June 28, 2012 § Leave a comment
Dilemma…what do to when your basil starts to over grow? Make Pesto! is my first response and that’s exactly what I did today. There are some great uses for pesto at Pioneer Woman such as Pizza Sauce, Panini Spread or Quiche Filling.
I also love fresh tomato and basil on toasted bread or with chicken. I thought I’d share some of my favorite ways to use basil.
One of the very nicest things about life is the way we must regularly stop whatever it is we are doing and devote our attention to eating. ~Luciano Pavarotti and William Wright, Pavarotti, My Own Story
2 cups packed fresh basil leaves
2 cloves garlic
1/4 cup pine nuts
2/3 cup extra-virgin olive oil, divided
Kosher salt and freshly ground black pepper, to taste
1/2 cup freshly grated Pecorino cheese (see Cook’s Note)
Combine the basil, garlic, and pine nuts in a food processor and pulse until coarsely chopped. Add 1/2 cup of the oil and process until fully incorporated and smooth. Season with salt and pepper.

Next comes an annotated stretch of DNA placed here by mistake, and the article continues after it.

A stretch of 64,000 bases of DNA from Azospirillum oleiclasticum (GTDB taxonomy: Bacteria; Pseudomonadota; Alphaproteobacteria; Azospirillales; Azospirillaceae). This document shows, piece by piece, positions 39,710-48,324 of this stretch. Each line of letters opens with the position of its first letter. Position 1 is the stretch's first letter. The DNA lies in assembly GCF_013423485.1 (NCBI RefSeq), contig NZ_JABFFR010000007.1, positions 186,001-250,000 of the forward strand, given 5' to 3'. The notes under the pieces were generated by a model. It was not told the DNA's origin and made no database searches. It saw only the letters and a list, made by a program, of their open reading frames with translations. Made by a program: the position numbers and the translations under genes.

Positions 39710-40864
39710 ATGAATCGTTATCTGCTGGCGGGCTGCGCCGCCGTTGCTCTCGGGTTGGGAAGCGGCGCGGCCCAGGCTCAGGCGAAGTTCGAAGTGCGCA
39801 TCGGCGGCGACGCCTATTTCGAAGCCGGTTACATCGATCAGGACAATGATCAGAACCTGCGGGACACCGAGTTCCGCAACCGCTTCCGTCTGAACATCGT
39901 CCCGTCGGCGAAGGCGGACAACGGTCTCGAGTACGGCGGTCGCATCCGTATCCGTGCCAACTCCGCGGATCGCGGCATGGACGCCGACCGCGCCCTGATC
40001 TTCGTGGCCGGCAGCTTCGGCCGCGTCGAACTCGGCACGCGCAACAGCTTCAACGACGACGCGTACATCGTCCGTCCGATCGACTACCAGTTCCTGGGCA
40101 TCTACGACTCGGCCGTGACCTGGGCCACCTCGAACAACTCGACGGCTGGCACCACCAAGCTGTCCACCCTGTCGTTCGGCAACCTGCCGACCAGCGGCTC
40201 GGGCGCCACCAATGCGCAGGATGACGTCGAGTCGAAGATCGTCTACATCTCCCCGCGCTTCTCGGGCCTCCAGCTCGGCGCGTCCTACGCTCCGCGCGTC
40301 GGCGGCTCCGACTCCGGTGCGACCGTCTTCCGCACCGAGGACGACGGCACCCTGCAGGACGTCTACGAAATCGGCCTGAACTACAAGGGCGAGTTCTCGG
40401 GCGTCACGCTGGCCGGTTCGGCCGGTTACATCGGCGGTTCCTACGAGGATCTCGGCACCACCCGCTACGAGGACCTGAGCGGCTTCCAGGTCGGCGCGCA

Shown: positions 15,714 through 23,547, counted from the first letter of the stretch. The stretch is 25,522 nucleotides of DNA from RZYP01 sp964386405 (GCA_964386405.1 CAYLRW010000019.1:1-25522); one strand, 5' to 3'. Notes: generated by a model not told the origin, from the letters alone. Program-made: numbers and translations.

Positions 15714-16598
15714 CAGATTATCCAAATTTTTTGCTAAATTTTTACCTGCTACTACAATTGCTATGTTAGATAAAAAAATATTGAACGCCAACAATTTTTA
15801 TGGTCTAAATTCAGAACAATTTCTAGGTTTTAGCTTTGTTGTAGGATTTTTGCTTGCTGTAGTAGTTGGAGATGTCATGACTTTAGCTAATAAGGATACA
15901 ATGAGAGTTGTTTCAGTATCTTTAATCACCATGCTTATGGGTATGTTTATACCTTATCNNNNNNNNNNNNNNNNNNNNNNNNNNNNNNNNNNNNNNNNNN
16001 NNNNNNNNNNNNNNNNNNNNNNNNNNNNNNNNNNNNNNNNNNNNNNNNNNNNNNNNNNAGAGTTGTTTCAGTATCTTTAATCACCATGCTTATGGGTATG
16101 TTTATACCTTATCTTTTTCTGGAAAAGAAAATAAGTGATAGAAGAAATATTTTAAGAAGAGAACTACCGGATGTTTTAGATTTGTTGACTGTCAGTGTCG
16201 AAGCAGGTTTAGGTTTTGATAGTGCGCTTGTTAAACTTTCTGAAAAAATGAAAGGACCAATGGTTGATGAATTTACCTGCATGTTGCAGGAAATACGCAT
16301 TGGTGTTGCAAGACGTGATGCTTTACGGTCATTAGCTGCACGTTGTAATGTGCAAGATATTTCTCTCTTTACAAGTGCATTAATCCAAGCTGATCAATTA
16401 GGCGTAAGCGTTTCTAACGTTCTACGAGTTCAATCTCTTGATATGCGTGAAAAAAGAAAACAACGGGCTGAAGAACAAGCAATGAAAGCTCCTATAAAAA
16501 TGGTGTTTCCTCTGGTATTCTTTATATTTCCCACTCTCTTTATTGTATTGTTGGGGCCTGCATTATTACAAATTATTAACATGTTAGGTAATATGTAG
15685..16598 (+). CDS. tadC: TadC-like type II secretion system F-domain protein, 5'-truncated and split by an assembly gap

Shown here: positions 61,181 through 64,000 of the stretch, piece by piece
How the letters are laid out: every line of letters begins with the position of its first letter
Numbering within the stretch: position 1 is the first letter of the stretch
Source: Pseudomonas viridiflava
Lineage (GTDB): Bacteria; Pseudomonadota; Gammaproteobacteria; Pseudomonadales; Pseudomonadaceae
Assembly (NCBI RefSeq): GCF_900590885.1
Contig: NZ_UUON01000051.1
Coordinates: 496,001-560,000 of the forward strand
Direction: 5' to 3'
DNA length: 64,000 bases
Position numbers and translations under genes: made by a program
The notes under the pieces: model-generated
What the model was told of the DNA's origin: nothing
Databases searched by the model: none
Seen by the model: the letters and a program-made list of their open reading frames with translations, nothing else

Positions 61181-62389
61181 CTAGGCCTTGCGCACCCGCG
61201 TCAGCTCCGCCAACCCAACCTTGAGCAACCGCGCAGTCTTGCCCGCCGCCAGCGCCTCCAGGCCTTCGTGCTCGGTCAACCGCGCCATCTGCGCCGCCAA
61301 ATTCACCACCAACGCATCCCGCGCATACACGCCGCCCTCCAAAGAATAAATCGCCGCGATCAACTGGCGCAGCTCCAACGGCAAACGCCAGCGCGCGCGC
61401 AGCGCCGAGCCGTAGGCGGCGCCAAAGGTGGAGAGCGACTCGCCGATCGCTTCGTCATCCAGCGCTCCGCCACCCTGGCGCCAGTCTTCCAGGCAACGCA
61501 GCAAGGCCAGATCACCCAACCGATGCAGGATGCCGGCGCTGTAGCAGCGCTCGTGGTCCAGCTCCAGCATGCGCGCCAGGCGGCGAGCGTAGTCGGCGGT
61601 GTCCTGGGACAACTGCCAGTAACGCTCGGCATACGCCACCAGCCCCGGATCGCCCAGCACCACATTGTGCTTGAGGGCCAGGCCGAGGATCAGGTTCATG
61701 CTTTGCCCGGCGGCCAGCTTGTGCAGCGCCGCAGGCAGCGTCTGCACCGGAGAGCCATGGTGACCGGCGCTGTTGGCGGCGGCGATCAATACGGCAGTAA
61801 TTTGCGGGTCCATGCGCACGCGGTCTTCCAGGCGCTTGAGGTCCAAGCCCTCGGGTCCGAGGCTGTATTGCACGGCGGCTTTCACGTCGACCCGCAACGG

If using immediately, add all the remaining oil and pulse until smooth. Transfer the pesto to a large serving bowl and mix in the cheese.
If freezing, transfer to an air-tight container and drizzle remaining oil over the top. Freeze for up to 3 months. Thaw and stir in cheese.
Fresh Tomato Basil Bruschetta
- 8 ripe plum tomatoes, seeded and diced
- 2 tbsp finely minced garlic
- 1/2 cup coarsely chopped fresh basil
- 1/4 cup finely chopped fresh parsley
- 1 tbsp fresh lemon juice
- 1/2 tbsp extra-virgin olive oil
- 1 tsp finely minced fresh tarragon
- 1/4 tsp crushed red pepper flakes
- 2 baguettes, cut in 1/2-inch-thick slices
- 6 cloves garlic, cut in half
Pesto Halibut Kebabs
- 1 1/2 pounds halibut, cut into 1-inch chunks
- 1 large red bell pepper, cut into 1-inch chunks $
- 3 tablespoons prepared basil pesto
- 2 tablespoons white wine vinegar
- 1/2 teaspoon salt
- Cooking spray $
- Preheat broiler.
- Place fish and bell pepper in a shallow dish. Drizzle pesto and vinegar over fish mixture; toss to coat. Let fish mixture stand 5 minutes.
- Thread fish and pepper alternately onto each of 4 (12-inch) skewers; sprinkle evenly with salt. Place skewers on a jelly-roll pan coated with cooking spray. Broil for 8 minutes or until desired degree of doneness, turning once.